A TaqMan-based qRT-PCR assay was used for the divergent primer set to determine the levels of ITCH in 358 and 326 paired ESCC samples and matched non-cancerous tissues from eastern (Suzhou) and southern Chinese centers (Guangzhou), respectively, cir-ITCH was expressed at a higher level in approximately 70.1% (251/358 patients in the Suzhou cohort) and 71.2% (232/326 patients in the Guangzhou cohort) of the ESCC adjacent tissues compared to matched ESCC tissues (Figure 1B).
Figure 1: Cir-ITCH expression level is strongly associated with ESCC. (A) Divergent primers amplify circular RNAs in cDNA but not genomic DNA (gDNA). Convergent primers can amplify both circular RNAs and linear RNAs, GAPDH, linear control. (B) The cir-ITCH was expressed at a higher level in approximately 70.1% (251/358patients in the Suzhou cohort) and 71.2% (232/326 patients in the Guangzhou cohort) of the ESCC adjacent tissues compared to matched ESCC tissues. The expression level of cir-ITCH was analyzed by qRT-PCR based on Taq-man and normalized to GAPDH. Data are represented as mean±SEM from three independent experiments. (C) Random primers and oligodT primers were used respectively in the reverse transcription experiments. The predicted circular RNA is absent in poly (A) enriched samples. (D) The predicted circular RNA is resistant to RNase R treatment.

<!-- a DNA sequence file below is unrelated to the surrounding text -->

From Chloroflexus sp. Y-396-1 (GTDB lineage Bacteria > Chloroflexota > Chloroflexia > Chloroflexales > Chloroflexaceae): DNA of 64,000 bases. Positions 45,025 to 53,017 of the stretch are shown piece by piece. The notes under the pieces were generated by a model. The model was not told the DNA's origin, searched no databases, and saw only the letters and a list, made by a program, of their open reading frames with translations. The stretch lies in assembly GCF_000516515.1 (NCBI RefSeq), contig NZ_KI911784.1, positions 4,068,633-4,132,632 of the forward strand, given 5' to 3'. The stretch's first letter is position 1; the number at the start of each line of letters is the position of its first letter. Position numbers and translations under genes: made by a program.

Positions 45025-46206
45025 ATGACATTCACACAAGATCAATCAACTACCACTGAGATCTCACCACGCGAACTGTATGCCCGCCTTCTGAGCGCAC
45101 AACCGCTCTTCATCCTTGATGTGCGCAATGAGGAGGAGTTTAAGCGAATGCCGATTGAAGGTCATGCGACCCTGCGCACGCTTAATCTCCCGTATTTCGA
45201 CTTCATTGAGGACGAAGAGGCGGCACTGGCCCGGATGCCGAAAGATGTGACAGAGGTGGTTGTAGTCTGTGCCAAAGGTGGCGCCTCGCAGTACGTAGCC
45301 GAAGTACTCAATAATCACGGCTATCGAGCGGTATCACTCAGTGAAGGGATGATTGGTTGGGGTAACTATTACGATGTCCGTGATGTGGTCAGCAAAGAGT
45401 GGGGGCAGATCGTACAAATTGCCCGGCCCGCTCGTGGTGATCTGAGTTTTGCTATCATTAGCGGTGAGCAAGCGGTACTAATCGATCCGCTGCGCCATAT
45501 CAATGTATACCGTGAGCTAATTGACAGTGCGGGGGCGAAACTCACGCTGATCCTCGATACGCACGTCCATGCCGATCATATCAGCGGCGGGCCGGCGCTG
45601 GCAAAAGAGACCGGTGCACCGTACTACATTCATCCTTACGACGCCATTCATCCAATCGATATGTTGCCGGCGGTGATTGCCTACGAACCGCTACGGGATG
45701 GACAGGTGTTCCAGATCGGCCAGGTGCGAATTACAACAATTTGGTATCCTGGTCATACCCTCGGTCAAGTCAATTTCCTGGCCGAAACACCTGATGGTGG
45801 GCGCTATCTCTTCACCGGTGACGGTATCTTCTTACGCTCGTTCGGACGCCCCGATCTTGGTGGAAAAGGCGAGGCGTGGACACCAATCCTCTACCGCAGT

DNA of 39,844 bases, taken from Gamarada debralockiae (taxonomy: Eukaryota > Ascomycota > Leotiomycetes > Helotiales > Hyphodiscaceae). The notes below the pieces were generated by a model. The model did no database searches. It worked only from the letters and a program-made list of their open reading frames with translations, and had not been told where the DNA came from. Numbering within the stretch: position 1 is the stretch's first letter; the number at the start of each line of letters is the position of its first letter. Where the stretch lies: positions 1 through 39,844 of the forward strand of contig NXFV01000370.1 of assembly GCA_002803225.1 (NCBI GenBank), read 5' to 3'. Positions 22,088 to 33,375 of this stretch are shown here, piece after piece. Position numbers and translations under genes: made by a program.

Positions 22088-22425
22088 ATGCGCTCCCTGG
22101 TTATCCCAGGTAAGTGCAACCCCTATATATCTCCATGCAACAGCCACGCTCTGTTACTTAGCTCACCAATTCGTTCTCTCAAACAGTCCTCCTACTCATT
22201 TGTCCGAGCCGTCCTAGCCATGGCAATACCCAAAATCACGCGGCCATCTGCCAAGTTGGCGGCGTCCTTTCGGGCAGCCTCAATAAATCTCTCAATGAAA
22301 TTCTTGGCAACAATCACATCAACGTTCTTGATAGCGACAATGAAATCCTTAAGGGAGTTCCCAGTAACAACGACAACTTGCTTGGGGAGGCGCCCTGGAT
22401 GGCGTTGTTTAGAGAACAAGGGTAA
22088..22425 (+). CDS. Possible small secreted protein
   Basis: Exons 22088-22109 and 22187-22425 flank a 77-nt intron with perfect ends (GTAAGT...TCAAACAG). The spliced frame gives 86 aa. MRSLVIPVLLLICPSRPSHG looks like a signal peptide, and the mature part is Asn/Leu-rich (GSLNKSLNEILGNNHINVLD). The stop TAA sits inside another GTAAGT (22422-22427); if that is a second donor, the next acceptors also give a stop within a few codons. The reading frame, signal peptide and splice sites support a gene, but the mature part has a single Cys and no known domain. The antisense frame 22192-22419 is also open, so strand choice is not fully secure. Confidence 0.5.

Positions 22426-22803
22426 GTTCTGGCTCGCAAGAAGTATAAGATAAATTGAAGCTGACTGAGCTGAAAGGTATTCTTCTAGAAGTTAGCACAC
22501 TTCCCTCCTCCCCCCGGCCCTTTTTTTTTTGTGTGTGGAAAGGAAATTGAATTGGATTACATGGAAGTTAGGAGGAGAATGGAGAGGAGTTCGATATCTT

Characterization of cir-ITCH in ESCC cells
To study circular RNA at the cellular level, and to test the cyclization mechanism of RNA, we constructed a vector-based system expressing cir-ITCH. The constructed plasmids were transiently transfected into Eca-109 and TE-1 cells.
Random and oligo-dT primers were used in the reverse transcription experiments. We expected that circular products would be depleted in the poly-(A)-enriched samples, in contrast to the linear products. When the oligo-dT primers were used, the relative expression of linear ITCH was significantly higher than that of circular ITCH (5.8-fold in Eca-109 cells and 10-fold in TE-1 cells; Figure 1C) .
To confirm further the circular characteristics of cir-ITCH, we used the enzyme RNase R, a highly processive 3’ to 5’ exoribonuclease that does not act on circular RNAs [19, 20]. As expected, in contrast to the linear control RNAs (10-fold in Eca-109 cells and 11-fold in TE-1 cells), the circular RNA was resistant to RNase R treatment (Figure 1D).
cir-ITCH interacts with miRNAs